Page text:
Originally from Yorkshire, Rosie Cuckston and Matt Eaton went to school together. Along with drummer Andy Weir, the three then moved to Birmingham in the late 80's. A chance meeting between Rosie Cuckston and Sam Owen at a local supermarkets Singles Night started off the unique band. They began gigging under the name Hole in 1988. The only sounds included her eerie vocals and a home-made theremin. Matt Eaton later joined the band playing multiple instruments. Keyboard player/sampler Max Simpson also joined, with Sam playing bass and Andy Weir on the drums.
The band's first album Gash was self-released and sold by mail order and at gigs. They portrayed a child-like theme to their music, using toy instruments. The band name 'Pram' also suggests a child-like theme. The band attracted the attention of Too Pure Records (already home to Stereolab, Mouse on Mars and P. J. Harvey), and between 1993 and 1995 the label released several increasingly sophisticated albums and EPs.
Early recordings were a krautrock-influenced blend of rhythmic guitar, keyboards and percussion, with Cuckston's eerie vocals and lyrics dealing with depression, loneliness and the dark side of childhood. A trumpeter (credited only as "The Verdigris Horn") played on several tracks, including the quarter-hour "In Dreams You Too Can Fly", on debut album The Stars Are So Big.... Second album Helium (1994) featured increasing use of the sampler, and later recordings show a marked interest in "exotica". The band's final Too Pure album, 1995's Sargasso Sea, was "awarded" a score of 0/10 when reviewed by the NME, which the band saw as a compliment. However, in 2004, NME tipped Pram as the next big band to watch out for. Unfortunately this was untrue as Pram are still unpopular. In 1995 Pram left Too Pure, and released a cassette compilation of early demos and live recordings, Perambulations - some of these recordings were added to the CD reissue of Gash. Singles and EPs were recorded for a variety of labels (including Stereolab's Duophonic Records), before the band found a new home at Domino Records.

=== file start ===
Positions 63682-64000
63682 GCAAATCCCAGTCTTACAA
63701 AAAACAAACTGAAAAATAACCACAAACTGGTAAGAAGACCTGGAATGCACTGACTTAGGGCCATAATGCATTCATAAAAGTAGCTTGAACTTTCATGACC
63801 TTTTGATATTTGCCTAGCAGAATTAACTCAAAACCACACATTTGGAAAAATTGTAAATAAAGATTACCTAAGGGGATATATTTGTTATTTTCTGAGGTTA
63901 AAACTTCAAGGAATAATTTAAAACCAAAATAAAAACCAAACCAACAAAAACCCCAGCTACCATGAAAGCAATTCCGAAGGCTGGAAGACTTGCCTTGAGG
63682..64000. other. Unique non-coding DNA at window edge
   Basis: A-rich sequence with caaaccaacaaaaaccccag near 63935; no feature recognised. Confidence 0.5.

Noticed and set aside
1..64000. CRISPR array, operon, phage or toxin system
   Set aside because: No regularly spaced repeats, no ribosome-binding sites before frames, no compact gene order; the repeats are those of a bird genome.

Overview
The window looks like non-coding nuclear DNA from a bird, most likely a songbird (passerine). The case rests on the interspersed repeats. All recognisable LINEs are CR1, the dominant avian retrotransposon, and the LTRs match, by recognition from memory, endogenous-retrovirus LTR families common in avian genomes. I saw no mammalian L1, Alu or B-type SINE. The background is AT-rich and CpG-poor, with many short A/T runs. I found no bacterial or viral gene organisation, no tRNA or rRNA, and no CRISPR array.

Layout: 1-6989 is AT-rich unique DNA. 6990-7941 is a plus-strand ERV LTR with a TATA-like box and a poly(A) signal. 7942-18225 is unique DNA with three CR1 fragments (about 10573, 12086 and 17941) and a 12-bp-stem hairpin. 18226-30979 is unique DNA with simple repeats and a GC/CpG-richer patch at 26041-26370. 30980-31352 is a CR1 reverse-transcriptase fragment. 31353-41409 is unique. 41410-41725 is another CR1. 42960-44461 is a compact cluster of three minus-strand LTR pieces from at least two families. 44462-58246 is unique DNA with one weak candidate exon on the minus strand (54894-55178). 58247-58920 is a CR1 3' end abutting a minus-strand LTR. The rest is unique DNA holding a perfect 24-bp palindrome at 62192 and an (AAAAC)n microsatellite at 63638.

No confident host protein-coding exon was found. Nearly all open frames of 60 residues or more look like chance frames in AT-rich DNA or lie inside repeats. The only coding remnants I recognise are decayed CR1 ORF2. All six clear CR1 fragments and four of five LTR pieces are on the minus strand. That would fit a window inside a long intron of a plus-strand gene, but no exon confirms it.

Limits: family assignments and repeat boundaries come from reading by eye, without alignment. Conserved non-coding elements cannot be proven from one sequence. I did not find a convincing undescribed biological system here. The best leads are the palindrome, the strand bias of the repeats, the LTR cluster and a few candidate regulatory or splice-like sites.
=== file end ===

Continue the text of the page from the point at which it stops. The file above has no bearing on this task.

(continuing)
The first album for Domino, North Pole Radio Station, was originally recorded for Wurlitzer Jukebox Records, but the label shut down before it could be released. 1999's "Keep in a Dry Place and Away From Children" was the soundtrack to an animated film, and also featured a remix by Mouse on Mars – while never strictly an electronica group, Pram have been remixed by several artists (Somniloquy features remixes by fellow Brummie experimentalists Plone and amongst others), and remixed LFO and the Aphex Twin for the Warp Records 10th anniversary compilation. Rosie is married to Tom who is better known as Tele:funken. The band's original theremin player left to become a bomb disposal worker. Their old drummer Steve Perkins had also been part of fellow brummie band Broadcast but soon left them also. From the release of 'Dark Island'. The song 'Track of the Cat' was used on a BT advert in 2003. However, this did not gain the band any recognition.
Grandmaster Gareth of Misty's Big Adventure produced the string arrangement on 'Peepshow' from the album 'Dark Island'. He also arranged all the strings on the album 'The Moving Frontier' and played the cello on 'The Empty Quarter' and 'Compass Rose'. Matt Eaton is currently DJing with Mark from Plone for Silver Dollar, a reggae club in Birmingham and produces his own music under the name 'Micronormous'.